(Studies in the Scientific Revolution)
Assignment 13: Due the day of the Final Exam
This class (12/6) will be held on the day of the final, 12/13/07, starting at 6:00 pm.
Translation: DonÕt show up for class on 12/6/07.
This outlines several philosophies of science.
This is just a part of a chapter.
The editing is a bit clumsyÉ but the point he makes is quite clear.
Then select one group: A or B or C:
Group A: Questioning Acceptance and Positivism
AlrightÉ. prove it!
This is outlined in the other Hull reading,
but this has the details and methods better explained.
DonÕt trust anybody over 30.
Group B: Radical Thoughts
Stick it to the man.
What are we going to tell the children?
Group C: Sokal and the Hoax
This is the actual article that started the whole hub-ub.
I donÕt expect you to actually read all of it, but find a section,
a few pages, and see what you can make of it.
Write an essay. This stuff is made for essay writing. As usual, impress me by actually referring to the readings. Show me that you read all of the required ones even if you focus on just one. Be sure to summarize the gist of the author you are discussing. For the Òsouped-upÓ essays, you may either just write more in depth on the readings assigned or use additional materials that you bring to the table.
AlsoÉ Get your 1 (or so) page web promotions of your topics to me. For those with lots of graphics, make sure you write up some sort of something to explain what you are showing and try to put in a date or time period or similar in the text. Who, what, when, where, why. Here is what has been posted so far: Student Project Folders
Alland, Alexander. "Don't Cut the Pi Yet! (Review of Sokal and Bricmont's Fashionable Nonsense)." American Anthropologist 100, no. 4 (1998): 1026-1029.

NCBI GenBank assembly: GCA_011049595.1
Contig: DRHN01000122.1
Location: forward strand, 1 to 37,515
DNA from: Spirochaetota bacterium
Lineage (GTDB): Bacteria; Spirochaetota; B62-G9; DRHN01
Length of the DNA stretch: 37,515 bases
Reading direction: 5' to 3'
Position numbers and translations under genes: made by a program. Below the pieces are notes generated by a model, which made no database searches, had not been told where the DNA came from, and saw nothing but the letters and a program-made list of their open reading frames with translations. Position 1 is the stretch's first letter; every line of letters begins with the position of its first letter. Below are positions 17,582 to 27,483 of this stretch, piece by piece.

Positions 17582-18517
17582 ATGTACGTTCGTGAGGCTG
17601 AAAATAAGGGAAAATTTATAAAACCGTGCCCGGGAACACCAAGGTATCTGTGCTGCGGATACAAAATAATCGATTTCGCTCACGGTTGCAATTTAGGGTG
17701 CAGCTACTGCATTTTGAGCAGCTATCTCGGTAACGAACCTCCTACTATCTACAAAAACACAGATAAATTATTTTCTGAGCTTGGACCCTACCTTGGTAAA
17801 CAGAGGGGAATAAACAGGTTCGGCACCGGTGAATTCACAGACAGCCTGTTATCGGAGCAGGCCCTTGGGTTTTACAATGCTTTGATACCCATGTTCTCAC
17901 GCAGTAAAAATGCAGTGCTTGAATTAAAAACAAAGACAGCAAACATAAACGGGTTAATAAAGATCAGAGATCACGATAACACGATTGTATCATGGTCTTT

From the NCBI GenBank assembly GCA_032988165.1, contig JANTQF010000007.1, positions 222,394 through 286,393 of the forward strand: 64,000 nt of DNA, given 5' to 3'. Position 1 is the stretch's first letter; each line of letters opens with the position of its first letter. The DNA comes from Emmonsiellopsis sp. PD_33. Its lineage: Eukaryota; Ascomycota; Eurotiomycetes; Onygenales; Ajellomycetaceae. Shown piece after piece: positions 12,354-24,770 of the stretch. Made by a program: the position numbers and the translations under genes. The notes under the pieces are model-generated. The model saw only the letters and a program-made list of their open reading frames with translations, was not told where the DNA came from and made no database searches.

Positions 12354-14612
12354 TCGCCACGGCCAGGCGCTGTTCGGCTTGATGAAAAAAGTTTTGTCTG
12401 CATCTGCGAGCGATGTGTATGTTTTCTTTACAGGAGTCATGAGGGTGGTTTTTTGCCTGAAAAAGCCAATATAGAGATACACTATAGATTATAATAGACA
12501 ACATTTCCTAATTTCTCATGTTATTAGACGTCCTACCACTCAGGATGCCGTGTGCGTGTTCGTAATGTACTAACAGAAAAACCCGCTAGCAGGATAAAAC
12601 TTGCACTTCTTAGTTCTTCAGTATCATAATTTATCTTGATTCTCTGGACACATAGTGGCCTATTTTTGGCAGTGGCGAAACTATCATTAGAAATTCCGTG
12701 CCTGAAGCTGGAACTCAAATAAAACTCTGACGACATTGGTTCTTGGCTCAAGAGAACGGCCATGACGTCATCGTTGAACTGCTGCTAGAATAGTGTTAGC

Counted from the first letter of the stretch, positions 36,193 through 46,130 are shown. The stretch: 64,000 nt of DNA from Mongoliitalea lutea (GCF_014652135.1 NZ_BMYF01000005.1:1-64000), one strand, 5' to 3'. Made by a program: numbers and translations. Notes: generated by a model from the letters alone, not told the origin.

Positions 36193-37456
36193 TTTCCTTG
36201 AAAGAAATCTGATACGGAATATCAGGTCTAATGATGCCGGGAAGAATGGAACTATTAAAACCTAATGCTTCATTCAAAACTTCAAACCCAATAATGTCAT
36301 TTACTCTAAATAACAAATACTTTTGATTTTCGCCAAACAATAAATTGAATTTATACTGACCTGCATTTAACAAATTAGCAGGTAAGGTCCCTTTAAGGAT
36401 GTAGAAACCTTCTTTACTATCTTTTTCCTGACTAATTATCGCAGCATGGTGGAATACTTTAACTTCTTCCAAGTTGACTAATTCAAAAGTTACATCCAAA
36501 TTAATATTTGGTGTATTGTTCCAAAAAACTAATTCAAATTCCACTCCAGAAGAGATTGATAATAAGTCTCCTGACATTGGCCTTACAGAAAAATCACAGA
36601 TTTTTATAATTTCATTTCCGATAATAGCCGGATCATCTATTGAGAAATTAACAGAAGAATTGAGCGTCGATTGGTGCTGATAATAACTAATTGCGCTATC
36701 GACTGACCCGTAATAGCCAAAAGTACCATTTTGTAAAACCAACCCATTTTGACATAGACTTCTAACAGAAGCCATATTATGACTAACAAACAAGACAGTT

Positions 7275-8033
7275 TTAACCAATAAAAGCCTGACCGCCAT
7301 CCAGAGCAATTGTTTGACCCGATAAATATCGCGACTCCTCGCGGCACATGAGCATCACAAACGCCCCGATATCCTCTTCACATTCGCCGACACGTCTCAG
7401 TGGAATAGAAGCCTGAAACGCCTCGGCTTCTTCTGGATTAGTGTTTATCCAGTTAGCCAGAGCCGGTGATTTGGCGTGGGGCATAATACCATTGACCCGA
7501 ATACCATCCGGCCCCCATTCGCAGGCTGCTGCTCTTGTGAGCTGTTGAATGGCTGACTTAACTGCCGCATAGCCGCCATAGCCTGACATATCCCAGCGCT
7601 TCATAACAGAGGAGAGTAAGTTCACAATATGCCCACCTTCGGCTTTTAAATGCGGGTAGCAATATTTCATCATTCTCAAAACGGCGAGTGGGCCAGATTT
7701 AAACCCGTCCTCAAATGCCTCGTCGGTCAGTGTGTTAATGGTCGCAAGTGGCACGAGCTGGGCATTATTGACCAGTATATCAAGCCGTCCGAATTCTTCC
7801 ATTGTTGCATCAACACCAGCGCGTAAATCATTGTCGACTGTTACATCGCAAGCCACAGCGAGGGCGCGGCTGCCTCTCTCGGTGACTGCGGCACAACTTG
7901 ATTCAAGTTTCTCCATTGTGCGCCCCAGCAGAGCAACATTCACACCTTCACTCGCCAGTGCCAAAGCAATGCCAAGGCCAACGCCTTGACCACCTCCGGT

Baum, Robert F. "Popper, Kuhn, Lakatos: A Crisis of Modern Intellect." In Science & Culture in the Western Tradition: Sources and Interpretations, ed. John G. Burke, pp. 274-279. Scottsdale, Ariz.: Gorsuch Scarisbrick, 1987.
Boghossian, Paul. "Chapter 26: The Sokal Hoax." In Scientific Inquiry: Readings in the Philosophy of Science, ed. Robert Klee, pp. 265-273. New York: Oxford University Press, 1999.
Brush, Stephen G. "Should the History of Science Be Rated X?" Science 183, no. 4130 (1974): 1164-1172.
Feyerabend, Paul. "Chapter Viii: How to Defend Society against Science." In Scientific Revolutions, ed. Ian Hacking, pp. 156-167. New York: Oxford University Press, 1981.
Gregory, Frederick. "Progress and the Rationality of Science." In Science & Culture in the Western Tradition: Sources and Interpretations, ed. John G. Burke, pp. 263-265. Scottsdale, Ariz.: Gorsuch Scarisbrick, 1987.
Hull, David L. "Planck's Principle." Science 202, no. 17 (1978): 717-723.
Hull, David L. "Studying the Study of Science Scientifically." Perspectives on Science 6, no. 3 (1998): 209-231.
Kuhn, Thomas S. The Structure of Scientific Revolutions. 3rd ed. Chicago: University of Chicago Press, 1996. This is perhaps the most influential book in the philosophy of science of the last 100 years. We just donÕt have time to read it.
Kuhn, Thomas S. "What Are Scientific Revolutions?" In The Probabilistic Revolution, ed. Lorenz Krger, Lorraine Daston and Michael Heidelberger, pp. 7-21. Cambridge, Mass.: MIT Press, 1987.
Sokal, Alan D., and J. Bricmont. Fashionable Nonsense : Postmodern Intellectuals' Abuse of Science. New York: Picador USA, 1998.